Holiday Food Customs Across the Country
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Gingerbread cookies and roast turkeys may be universal symbols of the American holiday season, but they don’t adequately represent the fact that each region of the United States has its own holiday food traditions. As the holidays approach, our unique food customs reflect the cultural traditions that have made this country the melting pot it is. Originating from immigrant communities or a region’s seasonal specialties, holiday food customs across the United States are as varied as our country’s vast geography, and just as eclectic as our diverse, multiethnic heritage.
For Ohioans, a holiday party would be incomplete without a platter of buckeye candies beneath the tinsel and lights, while in New Mexico, the spiced sugary cookies bizcochitos are a staple at most Christmas celebrations. Often, a holiday food tradition develops from the region's immigrant heritage, like the German holiday food festival in Chicago or the Cuban pig roast on Christmas Eve prepared by many Floridians, Cuban and non-Cuban alike. Just as often, these food customs bleed across regional borders and influence cultural communities across the country.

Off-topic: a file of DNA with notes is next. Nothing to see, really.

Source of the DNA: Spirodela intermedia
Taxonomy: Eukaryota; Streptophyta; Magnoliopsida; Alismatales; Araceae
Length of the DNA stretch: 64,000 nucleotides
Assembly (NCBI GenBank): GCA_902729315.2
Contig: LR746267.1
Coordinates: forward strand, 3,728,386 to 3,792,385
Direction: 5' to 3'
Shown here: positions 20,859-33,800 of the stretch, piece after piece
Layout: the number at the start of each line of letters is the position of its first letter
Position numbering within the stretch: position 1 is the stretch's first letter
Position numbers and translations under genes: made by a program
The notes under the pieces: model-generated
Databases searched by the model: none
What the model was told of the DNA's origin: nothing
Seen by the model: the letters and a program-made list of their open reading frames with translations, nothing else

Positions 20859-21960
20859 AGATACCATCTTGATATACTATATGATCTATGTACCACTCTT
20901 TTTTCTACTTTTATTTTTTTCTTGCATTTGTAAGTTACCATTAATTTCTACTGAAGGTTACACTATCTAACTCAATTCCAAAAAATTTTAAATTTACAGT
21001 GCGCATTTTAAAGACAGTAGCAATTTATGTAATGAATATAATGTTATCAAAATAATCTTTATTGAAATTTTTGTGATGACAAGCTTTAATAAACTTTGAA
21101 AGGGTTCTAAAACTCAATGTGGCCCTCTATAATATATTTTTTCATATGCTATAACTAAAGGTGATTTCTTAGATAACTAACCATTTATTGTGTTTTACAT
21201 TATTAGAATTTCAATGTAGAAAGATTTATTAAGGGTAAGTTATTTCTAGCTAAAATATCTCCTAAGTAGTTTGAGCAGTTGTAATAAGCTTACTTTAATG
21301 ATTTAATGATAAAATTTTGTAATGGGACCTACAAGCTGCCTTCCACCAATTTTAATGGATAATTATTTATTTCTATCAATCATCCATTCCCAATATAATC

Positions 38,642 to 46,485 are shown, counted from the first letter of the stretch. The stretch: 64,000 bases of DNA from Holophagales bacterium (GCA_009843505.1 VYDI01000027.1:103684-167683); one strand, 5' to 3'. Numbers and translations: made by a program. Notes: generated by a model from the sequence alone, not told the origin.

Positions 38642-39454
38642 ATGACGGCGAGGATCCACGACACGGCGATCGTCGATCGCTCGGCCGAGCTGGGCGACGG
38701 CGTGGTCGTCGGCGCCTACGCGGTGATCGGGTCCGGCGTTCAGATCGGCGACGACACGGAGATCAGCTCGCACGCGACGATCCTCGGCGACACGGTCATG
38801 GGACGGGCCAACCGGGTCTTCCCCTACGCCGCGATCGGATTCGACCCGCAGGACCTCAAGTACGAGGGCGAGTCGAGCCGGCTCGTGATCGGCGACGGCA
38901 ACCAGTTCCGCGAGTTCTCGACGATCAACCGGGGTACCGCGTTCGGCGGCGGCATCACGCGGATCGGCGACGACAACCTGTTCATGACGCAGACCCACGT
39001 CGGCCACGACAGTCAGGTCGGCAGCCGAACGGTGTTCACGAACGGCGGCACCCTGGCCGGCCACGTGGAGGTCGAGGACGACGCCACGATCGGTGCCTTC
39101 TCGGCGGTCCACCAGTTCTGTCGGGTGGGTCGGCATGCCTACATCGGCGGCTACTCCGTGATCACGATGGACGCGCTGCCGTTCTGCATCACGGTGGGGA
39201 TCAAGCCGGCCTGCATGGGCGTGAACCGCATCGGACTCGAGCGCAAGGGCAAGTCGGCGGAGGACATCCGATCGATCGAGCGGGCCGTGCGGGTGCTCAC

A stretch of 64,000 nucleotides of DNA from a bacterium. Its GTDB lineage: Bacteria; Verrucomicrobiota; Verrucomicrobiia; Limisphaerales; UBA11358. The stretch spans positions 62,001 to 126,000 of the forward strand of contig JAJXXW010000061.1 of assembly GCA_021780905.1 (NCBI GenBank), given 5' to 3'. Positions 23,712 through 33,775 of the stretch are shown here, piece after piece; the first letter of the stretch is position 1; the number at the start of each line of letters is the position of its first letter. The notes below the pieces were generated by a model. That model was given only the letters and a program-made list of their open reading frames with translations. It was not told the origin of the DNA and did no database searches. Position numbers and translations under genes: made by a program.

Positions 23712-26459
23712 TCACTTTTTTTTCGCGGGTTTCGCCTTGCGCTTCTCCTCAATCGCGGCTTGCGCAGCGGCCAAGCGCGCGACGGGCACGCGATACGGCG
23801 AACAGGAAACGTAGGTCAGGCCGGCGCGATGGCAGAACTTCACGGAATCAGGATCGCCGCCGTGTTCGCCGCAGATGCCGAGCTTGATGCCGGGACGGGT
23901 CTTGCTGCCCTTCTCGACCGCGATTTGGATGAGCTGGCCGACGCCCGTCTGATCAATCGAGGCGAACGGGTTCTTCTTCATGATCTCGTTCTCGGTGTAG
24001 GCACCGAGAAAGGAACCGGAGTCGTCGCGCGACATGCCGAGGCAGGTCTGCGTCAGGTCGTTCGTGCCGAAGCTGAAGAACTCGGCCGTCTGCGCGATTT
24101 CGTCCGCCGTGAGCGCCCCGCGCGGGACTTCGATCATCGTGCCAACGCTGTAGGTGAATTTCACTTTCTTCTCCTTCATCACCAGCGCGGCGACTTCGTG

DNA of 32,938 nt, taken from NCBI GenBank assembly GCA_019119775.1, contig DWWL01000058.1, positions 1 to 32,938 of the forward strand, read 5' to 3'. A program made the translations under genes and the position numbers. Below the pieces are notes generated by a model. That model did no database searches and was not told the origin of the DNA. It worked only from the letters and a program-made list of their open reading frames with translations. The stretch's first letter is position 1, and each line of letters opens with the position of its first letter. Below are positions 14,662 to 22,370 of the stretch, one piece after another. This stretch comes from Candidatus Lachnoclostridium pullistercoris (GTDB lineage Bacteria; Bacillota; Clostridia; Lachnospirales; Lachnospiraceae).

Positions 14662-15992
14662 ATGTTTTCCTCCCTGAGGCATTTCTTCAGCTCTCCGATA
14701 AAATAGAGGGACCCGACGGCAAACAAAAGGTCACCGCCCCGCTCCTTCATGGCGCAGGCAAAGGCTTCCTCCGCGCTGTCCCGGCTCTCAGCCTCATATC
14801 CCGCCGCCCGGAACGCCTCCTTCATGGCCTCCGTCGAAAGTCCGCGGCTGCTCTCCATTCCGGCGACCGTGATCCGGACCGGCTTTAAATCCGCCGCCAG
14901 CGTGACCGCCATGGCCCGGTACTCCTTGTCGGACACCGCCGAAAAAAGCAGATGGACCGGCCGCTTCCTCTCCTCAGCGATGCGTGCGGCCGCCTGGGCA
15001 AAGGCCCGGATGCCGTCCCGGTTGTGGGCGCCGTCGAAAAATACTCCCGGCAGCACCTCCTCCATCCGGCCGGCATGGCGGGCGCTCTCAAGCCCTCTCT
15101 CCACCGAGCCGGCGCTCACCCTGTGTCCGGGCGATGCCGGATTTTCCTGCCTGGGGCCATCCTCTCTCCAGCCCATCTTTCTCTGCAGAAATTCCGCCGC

It would be impossible to cover the countless American food traditions in a single article, but we've gathered some of our favorites to help get you in the holiday spirit. However you celebrate, we hope this list will inspire your own traditions into the new year. And it never hurts to put a new spin on an old custom, so use this list to enrich your current feasts, maybe by roasting your turkey in the Hawaiian kalua style or adding the Midwest’s lefse bread to your holiday buffet.
What holiday food customs does your family practice? Feel free to share with The Daily Meal community in the comments below.
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